Two Houses Under One Roof

This is a picture of my house.  I love my house. I like to think of it as “The House That Tarot Built,” but that’s not really true; it’s more a case of “the house that 20 years of equity in other houses built,” but that’s not the point.

The point is, when I moved into this house almost 6 years ago, it was a statement of becoming more visible, of having a larger presence in my community, of being willing to say, “I’m here, I ‘m a Tarot reader, we all need to get used to it.”

Most of the readings that I do and the classes I teach happen here at this house. Currently there’s a “Tarot Reader’s Practice Group” convening here on Thursday evenings, a group which is often divided up into pairs to work on specific methods or layouts, or to practice an exercise that has been set forth for them to test drive.

To keep the “teacher vibe” out of the room, I often go upstairs and sit at the computer for a moment or just putter around up there , giving the students some physical and energetic space in which to practice their  skills. From that perch I can hear the hum of conversation and the buzz of their attention as they work on their assignment.

What a pleasure it is to listen as that and the occasional uproarious laughter fills the rooms. It makes me and the house feel all warm and happy, even when at the end of the evening they each get into their cars and drive off to their respective homes. This house is more than a home, it’s a classroom, a gathering place, a place for learning and sharing.

We Mainers had a very warm spell back in March, as did many folks around the country. During the middle of that month, in the early part of the mornings, I would hear a rhythmic and persistent pecking on the second-story west-facing side of the house. Looking out I could see that it was chickadees who were making the ruckus. Since the house is sided in shingles, I figured the birds were seeking out a breakfast of bugs or small insects of some sort.

My granddaughter and I would watch them flit around the window as they regularly and earnestly returned to that specific part of the house’s exterior. “The eating must be pretty good here at Jeanne’s Bug Café,” I’d say to Vera.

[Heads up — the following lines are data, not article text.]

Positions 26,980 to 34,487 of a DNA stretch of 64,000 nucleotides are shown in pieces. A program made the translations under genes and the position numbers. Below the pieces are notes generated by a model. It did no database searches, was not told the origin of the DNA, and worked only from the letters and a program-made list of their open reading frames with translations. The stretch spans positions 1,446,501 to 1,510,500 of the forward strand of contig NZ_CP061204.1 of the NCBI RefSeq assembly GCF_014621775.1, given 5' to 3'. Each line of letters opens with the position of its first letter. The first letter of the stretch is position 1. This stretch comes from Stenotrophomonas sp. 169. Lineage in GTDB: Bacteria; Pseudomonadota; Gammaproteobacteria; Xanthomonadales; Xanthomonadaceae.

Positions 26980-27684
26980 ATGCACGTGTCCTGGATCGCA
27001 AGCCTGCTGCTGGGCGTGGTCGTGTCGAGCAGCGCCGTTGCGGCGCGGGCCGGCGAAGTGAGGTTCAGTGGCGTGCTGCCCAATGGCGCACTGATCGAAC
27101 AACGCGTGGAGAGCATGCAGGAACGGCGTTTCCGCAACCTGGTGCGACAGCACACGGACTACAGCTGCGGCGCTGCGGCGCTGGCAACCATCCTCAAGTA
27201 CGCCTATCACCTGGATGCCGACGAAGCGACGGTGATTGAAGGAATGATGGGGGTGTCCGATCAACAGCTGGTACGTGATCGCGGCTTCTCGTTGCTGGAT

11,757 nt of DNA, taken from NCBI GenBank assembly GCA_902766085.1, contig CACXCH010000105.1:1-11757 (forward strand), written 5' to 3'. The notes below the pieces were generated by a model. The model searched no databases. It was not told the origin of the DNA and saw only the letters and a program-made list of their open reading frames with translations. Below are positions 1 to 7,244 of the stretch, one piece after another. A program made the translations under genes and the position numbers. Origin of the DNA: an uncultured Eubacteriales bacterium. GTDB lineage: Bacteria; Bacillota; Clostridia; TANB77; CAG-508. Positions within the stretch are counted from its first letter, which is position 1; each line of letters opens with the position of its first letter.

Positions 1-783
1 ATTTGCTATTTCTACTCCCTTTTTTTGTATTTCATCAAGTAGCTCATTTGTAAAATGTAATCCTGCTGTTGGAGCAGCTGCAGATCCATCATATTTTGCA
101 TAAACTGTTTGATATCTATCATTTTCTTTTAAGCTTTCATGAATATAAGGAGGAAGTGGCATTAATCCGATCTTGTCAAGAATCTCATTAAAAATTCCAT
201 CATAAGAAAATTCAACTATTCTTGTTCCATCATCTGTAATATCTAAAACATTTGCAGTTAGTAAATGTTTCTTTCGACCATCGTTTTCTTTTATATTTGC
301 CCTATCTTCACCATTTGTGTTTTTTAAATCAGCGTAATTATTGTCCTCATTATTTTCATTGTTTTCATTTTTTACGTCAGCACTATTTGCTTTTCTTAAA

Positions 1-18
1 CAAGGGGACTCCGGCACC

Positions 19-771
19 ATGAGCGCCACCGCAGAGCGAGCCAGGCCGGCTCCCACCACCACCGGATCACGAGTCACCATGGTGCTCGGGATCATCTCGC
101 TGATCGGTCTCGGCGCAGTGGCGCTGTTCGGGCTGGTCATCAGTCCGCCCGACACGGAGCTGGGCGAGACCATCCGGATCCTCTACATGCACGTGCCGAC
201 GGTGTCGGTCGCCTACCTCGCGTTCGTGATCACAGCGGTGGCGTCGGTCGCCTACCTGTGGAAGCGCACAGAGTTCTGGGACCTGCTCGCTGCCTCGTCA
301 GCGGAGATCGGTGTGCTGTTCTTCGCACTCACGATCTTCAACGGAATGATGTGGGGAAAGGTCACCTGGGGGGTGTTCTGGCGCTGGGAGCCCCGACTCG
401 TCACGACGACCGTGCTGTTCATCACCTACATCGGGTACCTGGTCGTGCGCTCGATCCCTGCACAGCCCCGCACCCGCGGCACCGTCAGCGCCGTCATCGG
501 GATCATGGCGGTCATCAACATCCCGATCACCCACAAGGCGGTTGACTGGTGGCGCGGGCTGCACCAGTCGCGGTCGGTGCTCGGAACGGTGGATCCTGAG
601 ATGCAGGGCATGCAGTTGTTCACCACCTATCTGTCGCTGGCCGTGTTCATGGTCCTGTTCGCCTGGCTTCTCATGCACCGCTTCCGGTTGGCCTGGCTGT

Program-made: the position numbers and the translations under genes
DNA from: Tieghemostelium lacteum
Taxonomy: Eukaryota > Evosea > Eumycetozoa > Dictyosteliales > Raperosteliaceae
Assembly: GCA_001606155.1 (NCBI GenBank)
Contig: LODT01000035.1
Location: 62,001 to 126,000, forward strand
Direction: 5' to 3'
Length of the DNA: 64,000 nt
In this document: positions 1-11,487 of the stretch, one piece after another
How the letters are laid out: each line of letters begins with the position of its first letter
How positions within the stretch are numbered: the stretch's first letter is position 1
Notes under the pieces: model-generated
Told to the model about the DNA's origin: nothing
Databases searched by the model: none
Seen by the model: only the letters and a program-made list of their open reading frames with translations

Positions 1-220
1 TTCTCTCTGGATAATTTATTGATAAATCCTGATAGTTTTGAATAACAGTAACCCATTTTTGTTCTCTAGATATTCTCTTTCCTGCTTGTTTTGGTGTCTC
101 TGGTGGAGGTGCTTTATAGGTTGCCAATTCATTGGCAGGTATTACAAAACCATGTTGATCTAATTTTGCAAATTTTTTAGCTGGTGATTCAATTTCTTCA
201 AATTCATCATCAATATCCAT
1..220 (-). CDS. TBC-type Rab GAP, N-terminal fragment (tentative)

This activity went on for about a month, until this week when it stopped. Suddenly my morning wasn’t being punctuated by the rapping on the side wall as I’d become so accustomed to hearing. So I wrenched myself out from the bathroom window and peered back around to see what there was to see, to understand why the pecking had stopped, to learn what all the fuss had been about.

As you can see, the birds weren’t into breakfast, but had  in mind something of a much greater design.

Looks like I’m going to be a grammie again! And now there will be two families living under this one roof.

My older brother would have a fit about this, sure to tell me all about how detrimental such a thing is the to integrity of the house construction. He’s probably right, but I’ll let the chickadees have their babies and then clear up the space once they’ve left. I’m happy to share the warmth and comfort of my home and am honored that they chose the South Portland Tarot Palace as the place to introduce their little ones to this world.

Addendum: This from a reliable source: Incubation lasts 12-13 days. It usually begins the day before the female lays the last egg, so that all eggs will hatch within 24 hours of each other. I’ll keep you posted.

 

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1 Comment

  1. April 19, 2012 at 8:17 AM

    Loved this through and through. Congratulations on the new “grand kids” !!


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